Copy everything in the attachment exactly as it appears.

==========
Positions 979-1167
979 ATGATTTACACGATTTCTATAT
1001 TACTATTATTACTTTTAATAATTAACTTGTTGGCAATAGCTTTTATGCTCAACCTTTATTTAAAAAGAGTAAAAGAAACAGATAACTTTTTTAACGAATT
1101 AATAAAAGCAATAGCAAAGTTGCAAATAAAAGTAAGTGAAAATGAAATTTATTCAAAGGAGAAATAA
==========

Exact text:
Positions 979-1167
979 ATGATTTACACGATTTCTATAT
1001 TACTATTATTACTTTTAATAATTAACTTGTTGGCAATAGCTTTTATGCTCAACCTTTATTTAAAAAGAGTAAAAGAAACAGATAACTTTTTTAACGAATT
1101 AATAAAAGCAATAGCAAAGTTGCAAATAAAAGTAAGTGAAAATGAAATTTATTCAAAGGAGAAATAA